Lakeview Gets A New Gem
Tom Fitzmorris December 12, 2019 06:50 Dining Diary
Mary Ann and I had a relentless schedule today. Our first stop was at the inoperative but formerly five-star La Provence, on the old highway from Mandeville to Slidell. Ever since the death of La Provence, one owner after another has landed there, hoping to bring back the restaurant's former brilliance. Nothing much came of it all, even when the likes of Chef John Besh was in play, though those were the post-Chris glory days. I’ll never forget one of my favorite oyster dishes ever, created there at that time. Oysters Ooh-La-La, which incorporated crab fat into a sublimely delicious dish.
But suddenly now we have a promising possibility for a great new life for this great old place. Cayman Sinclair has arrived on the scene, with the money to spend to make this something special, and more important, modern. He has been a long-term provider of catering for movie making in and around New Orleans. He has also had a series of restaurants, the best known of which is Lake House, where its Sunday brunch fills the place every Sunday (often with the help of Mary Ann).
Sinclair's skills include an important aptitude. Seemingly without effort, he sees all sides of a food service business plan. He sees a dangerous fault and disassembles it before a lot of money goes down the drain, no matter how wonderful it may look. Sinclair spent over a half-hour showing this all to MA, who loves playing this game. I'll leave the analysis to her. The whole way across the lake she talked about how wonderful this development was and how glamorous the new place would be. She and Cayman have a lot of the same visions, but he has a lot more resources to see them through.
We cross Lake Pontchartrain to lunch, suffering the usual indecision as to where we will be dining. MA gets a great idea I wouldn't have thought of. We drove to Elle J's, a new Italian bistro about which I knew only a little. The new owners moved into the place a few months ago. According to MA, both grew up in the neighborhood, so as soon as it was open, they decided to leave their jobs at the Chimes and do their own thing. Vic Gerrets, the chef, was the corporate chef at Chimes since Katrina, and before that he worked in NYC with the likes of Scott Conant of Scarpetta fame. (Rigatoni Scarpetta is named for his friend, and its lighter sauce is a signature in the Scarpetta operation. Spicer moved Mondo on to the new airport.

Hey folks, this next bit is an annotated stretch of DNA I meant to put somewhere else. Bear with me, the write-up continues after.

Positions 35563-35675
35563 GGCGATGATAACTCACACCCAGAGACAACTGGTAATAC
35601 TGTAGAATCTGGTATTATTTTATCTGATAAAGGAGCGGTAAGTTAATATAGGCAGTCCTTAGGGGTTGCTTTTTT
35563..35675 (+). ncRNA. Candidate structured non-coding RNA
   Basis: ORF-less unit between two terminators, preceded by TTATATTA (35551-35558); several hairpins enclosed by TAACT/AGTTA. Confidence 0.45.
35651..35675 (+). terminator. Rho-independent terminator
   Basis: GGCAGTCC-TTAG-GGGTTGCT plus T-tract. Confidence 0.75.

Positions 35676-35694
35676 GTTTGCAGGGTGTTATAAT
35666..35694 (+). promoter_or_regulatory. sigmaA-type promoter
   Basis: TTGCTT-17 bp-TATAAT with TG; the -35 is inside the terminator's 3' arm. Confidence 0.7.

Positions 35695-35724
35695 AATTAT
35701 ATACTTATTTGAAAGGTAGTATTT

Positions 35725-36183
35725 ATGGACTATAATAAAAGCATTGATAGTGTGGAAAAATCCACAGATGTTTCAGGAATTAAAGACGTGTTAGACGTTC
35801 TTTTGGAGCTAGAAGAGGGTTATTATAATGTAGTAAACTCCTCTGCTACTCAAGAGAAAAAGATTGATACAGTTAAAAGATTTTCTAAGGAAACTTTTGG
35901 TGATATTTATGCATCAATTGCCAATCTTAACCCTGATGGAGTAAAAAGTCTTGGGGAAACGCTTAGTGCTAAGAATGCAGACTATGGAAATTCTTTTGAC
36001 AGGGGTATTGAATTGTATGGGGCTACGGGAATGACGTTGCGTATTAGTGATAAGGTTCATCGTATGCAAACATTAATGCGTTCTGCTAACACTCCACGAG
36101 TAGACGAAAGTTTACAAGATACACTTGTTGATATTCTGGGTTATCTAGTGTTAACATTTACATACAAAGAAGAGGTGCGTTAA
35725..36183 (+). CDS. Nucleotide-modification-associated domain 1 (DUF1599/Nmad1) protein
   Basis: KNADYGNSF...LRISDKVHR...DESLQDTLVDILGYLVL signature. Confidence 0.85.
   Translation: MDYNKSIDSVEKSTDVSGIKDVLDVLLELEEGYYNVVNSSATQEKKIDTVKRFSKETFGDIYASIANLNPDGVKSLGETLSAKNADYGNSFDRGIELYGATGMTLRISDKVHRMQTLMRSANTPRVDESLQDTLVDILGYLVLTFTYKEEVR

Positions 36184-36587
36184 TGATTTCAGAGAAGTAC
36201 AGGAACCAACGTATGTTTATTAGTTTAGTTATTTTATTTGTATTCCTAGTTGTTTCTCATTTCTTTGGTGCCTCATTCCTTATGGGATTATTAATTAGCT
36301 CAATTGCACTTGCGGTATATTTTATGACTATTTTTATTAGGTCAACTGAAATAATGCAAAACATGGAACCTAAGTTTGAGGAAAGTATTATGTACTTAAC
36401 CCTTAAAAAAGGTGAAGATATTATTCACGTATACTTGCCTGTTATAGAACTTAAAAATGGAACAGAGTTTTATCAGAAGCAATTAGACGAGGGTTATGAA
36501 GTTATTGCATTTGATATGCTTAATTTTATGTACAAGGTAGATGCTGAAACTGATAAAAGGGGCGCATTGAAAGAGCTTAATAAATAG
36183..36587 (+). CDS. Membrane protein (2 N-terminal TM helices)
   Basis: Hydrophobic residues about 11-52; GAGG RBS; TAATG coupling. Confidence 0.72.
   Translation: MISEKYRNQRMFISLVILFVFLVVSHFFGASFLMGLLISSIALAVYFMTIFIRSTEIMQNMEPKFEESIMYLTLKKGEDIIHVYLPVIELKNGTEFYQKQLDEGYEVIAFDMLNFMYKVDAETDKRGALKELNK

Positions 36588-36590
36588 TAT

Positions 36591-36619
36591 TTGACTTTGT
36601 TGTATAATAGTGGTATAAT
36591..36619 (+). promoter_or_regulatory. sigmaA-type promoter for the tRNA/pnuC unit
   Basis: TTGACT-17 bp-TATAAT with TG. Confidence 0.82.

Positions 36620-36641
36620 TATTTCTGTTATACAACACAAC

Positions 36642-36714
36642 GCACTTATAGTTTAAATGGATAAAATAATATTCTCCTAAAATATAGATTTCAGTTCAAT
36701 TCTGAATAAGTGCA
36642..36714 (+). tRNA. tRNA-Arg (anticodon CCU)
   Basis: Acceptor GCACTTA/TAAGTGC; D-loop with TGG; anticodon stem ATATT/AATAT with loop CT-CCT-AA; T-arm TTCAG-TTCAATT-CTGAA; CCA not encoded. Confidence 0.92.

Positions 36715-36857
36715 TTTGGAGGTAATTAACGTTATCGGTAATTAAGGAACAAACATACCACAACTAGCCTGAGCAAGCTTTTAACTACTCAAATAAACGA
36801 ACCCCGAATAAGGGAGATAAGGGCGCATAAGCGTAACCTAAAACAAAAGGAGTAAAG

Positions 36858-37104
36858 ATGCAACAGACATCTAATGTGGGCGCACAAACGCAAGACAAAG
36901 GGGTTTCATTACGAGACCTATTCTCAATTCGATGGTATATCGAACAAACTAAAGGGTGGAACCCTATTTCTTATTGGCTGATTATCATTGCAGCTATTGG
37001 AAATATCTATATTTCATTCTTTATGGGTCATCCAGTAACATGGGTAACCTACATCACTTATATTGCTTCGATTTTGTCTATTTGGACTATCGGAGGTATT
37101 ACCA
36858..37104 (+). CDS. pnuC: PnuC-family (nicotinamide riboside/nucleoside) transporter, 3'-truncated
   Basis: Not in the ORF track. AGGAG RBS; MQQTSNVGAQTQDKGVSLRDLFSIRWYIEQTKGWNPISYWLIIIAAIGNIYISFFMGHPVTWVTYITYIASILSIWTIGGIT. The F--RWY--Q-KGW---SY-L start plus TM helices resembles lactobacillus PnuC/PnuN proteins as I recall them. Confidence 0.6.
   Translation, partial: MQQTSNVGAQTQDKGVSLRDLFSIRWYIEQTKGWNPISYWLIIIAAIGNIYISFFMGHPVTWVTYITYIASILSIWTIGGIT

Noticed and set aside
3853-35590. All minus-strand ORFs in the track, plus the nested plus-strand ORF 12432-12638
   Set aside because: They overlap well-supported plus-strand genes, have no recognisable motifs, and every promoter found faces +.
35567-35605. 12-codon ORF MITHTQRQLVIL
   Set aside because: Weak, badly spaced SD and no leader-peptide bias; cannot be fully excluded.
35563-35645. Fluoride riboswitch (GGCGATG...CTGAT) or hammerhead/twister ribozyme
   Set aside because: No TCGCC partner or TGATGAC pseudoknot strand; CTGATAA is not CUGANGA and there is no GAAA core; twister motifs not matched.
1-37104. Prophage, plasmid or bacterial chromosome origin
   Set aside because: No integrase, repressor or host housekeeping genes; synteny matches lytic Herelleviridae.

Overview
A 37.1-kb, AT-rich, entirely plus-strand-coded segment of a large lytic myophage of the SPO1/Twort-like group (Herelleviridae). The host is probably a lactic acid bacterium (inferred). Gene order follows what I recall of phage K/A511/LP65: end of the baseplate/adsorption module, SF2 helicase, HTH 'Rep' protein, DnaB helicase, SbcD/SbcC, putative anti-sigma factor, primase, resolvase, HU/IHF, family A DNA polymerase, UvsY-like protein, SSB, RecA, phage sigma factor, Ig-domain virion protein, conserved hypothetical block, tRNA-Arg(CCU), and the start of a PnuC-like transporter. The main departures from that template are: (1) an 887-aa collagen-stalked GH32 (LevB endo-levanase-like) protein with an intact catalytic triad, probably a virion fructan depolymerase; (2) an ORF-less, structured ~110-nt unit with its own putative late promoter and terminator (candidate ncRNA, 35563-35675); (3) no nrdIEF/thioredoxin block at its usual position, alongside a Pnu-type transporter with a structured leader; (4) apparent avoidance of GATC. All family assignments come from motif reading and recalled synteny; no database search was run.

Our first look at Elle-J's menu makes it clear that Elle-J's has a strong Italian tilt. There's a taste for red sauces here but from the first taste, it is clear that the flavors were not going to be entirely Sicilian, if at all. The shapes of the pasta are different from the ones you're used to, with lots of thin strings and sheets of pasta that take up the sauces well. MA loved her Rigatoni Scarpetta, and ML hit that dish pretty hard. MA was glad for the help. It was a large portion. Mary Leigh did not care for her Chicken Piccata, declaring it sort of tasteless. We all agreed the capers took over. It is hard to describe how delicious I found the Bolognese. I just couldn’t stop eating it, no matter how hard I tried. Even with MA’s help, it was a lot.
Before the pasta I had some chargrilled oysters, which came without the oyster shells (no great loss there). Replacing the shells is a layer of bread crumbs, olive oil, herbs,-and--of course–garlic and Parmesan cheese. As soon as the oysters cooled off so as not to melt the oyster forks, I scarfed them down. This was such a good taste that both the Marys were crazy about it. Meanwhile, MA indulged in a rare she-crab soup. This uses the same crabs we do around New Orleans, but in the Northeast, they make the connection to the female crabs for a cream soup. I knew she'd love it, but I had no idea how much she would love it. Vic came to the table to chat and she asked about it. He mentioned that his partner Jason got the recipe from his mother, who made it often. What was served is the result of much tweaking.
My entree had strata of wide but thin pasta sheets, tossed with a generous pile of Bolognese sauce with just enough tomato and meat and couldn’t have been better. The Marys were divided. ML was unimpressed, but Mary Ann liked it enough for them both. The waiter touted it, and he was right. It couldn’t be any better.
Mary Ann also got the shrimp and andouille gumbo but found it too salty.
For dessert, I had a cannoli that I liked rather well. It was dipped in chocolate. Vic brought MA a six-layer chocolate cake. She was too full to eat it, but tasted it and found it great. Another time, she said.
900 Harrison Ave. Lakeview